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Unusually early alfalfa weevil activity reported in Kansas

Agriculture.com Staff 04/03/2007 @ 9:24am

Alfalfa weevils have already been extremely active throughout Kansas this spring, a Kansas State University entomologist says.

"Reports of alfalfa weevil activity have been pouring into K-State Research and Extension offices around the state," says Jeff Whitworth, crop production entomologist with K-State Research and Extension. "The first calls started coming in from south-central Kansas about two weeks ago, which is three to four weeks earlier than normal."

Whitworth attributes the insect activity to unusually mild weather conditions that evidently caused alfalfa weevil eggs to hatch and larval development to proceed at a very rapid pace. Samples taken March 28 from fields in central Kansas indicated 60% of the larvae were already in the second instar stage and about 20% were in the third instar. The others were first instars.

"From a practical standpoint, this means the majority of the feeding will occur over the next 10 to 14 days, if the mild weather conditions continue," Whitworth says.

Wet weather has been delaying much-needed insecticide applications, he says. So, the next question is: If fields are too wet to treat for another week and the majority of the feeding and consequent damage is done soon after, will it pay to treat?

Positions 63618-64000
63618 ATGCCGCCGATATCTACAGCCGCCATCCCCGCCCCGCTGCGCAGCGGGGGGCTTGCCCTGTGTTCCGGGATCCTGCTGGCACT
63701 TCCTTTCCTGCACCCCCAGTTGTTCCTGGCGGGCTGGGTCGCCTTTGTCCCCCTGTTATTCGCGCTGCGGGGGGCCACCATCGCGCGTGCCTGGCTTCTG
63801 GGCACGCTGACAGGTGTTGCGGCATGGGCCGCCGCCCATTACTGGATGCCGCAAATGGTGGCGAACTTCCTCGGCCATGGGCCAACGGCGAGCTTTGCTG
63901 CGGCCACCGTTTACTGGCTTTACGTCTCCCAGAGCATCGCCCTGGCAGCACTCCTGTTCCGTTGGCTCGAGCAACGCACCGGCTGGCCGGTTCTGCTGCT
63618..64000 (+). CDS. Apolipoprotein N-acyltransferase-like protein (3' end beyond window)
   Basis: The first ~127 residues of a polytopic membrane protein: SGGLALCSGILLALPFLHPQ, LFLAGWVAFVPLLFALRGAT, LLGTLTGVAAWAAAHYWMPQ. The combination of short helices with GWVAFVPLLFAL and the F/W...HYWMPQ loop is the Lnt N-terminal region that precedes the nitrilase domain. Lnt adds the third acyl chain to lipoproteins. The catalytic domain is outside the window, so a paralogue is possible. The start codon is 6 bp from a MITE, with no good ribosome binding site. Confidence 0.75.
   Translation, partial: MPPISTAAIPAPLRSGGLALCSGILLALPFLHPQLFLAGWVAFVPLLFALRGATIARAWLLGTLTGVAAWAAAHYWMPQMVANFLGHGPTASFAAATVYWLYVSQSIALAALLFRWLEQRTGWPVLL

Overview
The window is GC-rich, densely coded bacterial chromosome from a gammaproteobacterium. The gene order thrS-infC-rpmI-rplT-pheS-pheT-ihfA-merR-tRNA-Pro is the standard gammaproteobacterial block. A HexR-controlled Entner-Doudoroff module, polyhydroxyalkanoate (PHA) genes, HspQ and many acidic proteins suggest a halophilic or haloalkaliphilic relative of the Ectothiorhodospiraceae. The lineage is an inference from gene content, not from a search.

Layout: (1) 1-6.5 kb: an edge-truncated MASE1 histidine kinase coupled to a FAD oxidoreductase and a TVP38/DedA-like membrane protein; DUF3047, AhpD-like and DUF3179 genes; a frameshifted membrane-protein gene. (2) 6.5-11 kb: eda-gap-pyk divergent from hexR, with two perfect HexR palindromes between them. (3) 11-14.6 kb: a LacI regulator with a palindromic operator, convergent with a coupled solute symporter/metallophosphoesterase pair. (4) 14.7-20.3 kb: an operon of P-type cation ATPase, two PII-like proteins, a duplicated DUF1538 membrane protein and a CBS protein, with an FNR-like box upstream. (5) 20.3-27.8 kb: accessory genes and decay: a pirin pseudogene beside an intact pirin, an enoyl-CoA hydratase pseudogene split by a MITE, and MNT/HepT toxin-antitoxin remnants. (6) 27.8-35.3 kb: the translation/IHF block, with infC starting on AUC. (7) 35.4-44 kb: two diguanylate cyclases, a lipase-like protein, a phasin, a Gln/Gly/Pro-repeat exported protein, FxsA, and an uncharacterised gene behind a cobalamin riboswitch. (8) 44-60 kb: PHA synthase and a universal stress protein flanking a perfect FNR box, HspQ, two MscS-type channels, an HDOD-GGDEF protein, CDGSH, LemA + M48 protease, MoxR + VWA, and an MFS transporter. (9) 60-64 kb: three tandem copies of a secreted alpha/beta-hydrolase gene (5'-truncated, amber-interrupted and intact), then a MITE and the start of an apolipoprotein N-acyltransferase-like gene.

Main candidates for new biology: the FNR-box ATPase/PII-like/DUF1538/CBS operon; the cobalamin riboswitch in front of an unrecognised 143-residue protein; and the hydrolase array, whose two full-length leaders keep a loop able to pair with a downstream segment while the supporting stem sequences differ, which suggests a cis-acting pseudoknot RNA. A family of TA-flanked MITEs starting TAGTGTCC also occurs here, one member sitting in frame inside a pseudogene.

In the northern part of the state, generally north of U.S. Highway 36, treatment probably would still be worthwhile, Whitworth says. But, producers in central and southern Kansas would need to give the idea some thought, because larval development will be proceeding rapidly.

"When scouting for weevils during the first week or two of April, be sure to watch for pupae," he says. "If you are starting to find pupae and most of the worms are large, robust and maybe even a little sluggish, that probably means feeding activity is about to end naturally. So, you will not help the situation with an insecticide application. Also, if the alfalfa is growing rapidly, it may be prudent to harvest a little early, instead of treating.

"If you do treat, however, please pay close attention to the preharvest interval for the insecticide used."

Whitworth says that samples from central Kansas taken the week of March 26 showed no adults or eggs in alfalfa stems.

"It was a small sample. But, if we´re lucky and it´s indicative for other parts of the state, we may not have another `flush´ of egg-hatching and thus more damage," he said. "Even so, producers need to keep sampling and -- although it sounds crazy -- hope for a little dry weather."

Alfalfa weevils have already been extremely active throughout Kansas this spring, a Kansas State University entomologist says.

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